Tuesday, June 7

Guns, Germs, and Steel

Documentaries are so fascinating, and Guns, Germs, and Steel is a wonderful example of such. Adapted from Jared Diamond's best-selling book in 1997, this film discusses the professor's theory as to why cultures around the world differ so much, and why some have evolved the way that they have.

Keeping an open mind about the theories, one can learn a lot from watching this movie. Especially how we can all individually extract different lessons from it. So much in fact, that I wonder why we aren't exposed to these subjects at a younger age. Studying past cultures can be captivating, but sad because history can be cruel. Perhaps this would help teach love, equality, and compassion. Learning from the mistakes that people have made in the past. I myself have never understood conquest - it's something to be ashamed of.

Here's the documentary, which can be found on Netflix as well:
Guns, Germs, and Steel 
(An 18 part series)  

Guns, Germs, and Steel Website

Happy movie watching.


  1. "Especially how we can all individually extract different lessons from it" I never thought of the video like that, but I think you are right. For me it reinforces the materialist philosophy of Marx and Engels that matter is primary and thought secondary. After all, guns, germs and steel all all material entities, as were wheat, and the 13 domesticated animals found in the fertile crescent. Though geography played an important role, placed more importance on the material aspect.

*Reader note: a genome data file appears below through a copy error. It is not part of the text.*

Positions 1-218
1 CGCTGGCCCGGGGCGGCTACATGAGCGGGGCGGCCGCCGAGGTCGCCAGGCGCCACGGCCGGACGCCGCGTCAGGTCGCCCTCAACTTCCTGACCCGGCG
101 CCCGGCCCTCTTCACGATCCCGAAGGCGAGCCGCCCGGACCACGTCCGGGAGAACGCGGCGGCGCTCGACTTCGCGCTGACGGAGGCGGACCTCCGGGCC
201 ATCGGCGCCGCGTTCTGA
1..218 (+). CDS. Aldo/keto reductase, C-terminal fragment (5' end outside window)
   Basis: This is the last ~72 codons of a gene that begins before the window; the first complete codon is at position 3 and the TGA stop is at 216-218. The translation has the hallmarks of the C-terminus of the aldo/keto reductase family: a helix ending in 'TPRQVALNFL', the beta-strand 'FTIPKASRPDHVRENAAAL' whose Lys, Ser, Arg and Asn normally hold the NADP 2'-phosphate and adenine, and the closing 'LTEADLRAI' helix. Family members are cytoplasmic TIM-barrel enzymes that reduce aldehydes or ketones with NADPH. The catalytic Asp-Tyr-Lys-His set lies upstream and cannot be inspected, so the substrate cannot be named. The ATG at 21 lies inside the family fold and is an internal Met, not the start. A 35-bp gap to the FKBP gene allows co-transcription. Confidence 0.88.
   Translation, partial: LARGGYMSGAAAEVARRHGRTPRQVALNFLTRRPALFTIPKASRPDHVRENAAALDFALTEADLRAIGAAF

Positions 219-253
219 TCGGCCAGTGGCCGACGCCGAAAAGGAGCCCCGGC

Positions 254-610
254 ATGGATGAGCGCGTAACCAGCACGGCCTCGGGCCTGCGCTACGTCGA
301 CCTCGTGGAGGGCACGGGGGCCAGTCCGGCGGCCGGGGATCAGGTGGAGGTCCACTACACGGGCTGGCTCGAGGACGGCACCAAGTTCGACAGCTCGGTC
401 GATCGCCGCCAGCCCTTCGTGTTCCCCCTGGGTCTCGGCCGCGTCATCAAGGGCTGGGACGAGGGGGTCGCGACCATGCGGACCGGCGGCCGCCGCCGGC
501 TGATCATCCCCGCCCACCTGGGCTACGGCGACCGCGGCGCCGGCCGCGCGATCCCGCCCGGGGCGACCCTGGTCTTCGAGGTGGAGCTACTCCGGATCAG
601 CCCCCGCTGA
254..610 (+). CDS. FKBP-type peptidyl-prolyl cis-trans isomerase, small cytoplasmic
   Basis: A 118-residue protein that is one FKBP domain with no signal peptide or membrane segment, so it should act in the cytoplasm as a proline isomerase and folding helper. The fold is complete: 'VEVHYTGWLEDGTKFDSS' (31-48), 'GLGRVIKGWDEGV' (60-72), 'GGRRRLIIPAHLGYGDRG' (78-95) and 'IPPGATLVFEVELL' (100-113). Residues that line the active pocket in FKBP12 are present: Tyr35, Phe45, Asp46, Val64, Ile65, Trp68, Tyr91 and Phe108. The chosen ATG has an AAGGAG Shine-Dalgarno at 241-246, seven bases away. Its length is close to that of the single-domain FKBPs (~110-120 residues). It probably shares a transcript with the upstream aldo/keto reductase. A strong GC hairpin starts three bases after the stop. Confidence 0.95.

I don't think Jared Diamonds thesis is entirely new, as Engels in his book, Origin Of The Family, Private Property and Species, put forward a very similar thesis, In addition Engels, explains, that being able to produce a surplus of food beyond ones individual needs, was what made slavery possible, and or the first class divided society. That is something, missing from Jared's thesis. I don't really know, why Jared makes no mention of Origin. I can only guess, he might have had a hard time publishing his book or having his video produced.

    What I like about the video, is that it updates Engels book, with recent archeological finds and other new info. I also like that it points out that it takes more intelligence to survive on meager resources than when one has an abundance.

    The scene that stands out the most in my mind, is when Athualpa is taken prisoner. Pizzarro promises him his life, if he only brings him all his gold and disarms his warriors. Pizzarro had learned well from the conquest of the Aztecs, once you had the leader, the rest was easy. I think, todays rulers also learned that lesson well, and refined that. If they take a leader, they keep him alive, so he can serve the rulers from prison. Such is the case when the leader of the Kurdistan Peoples Party was taken prisoner by the Turkish govt. Right away, he ordered his followers to disarm.

    There is so much more in the video. to comment about. One has to watch it to appreciate it. I recommend it and promote it every chance I get. I never thought about using my blog until this year. I am glad you liked it for as you say: "Especially how we can all individually extract different lessons from it"

    1. Hi there Frank. I'm so glad that you enjoyed it. You make some very interesting points indeed. Yes, the documentary has a lot to appreciate.

      Oh wonderful. I'm glad to hear about your blog. That's great!
      Also, if you like Jared Diamond, he has a TED Talk as well:



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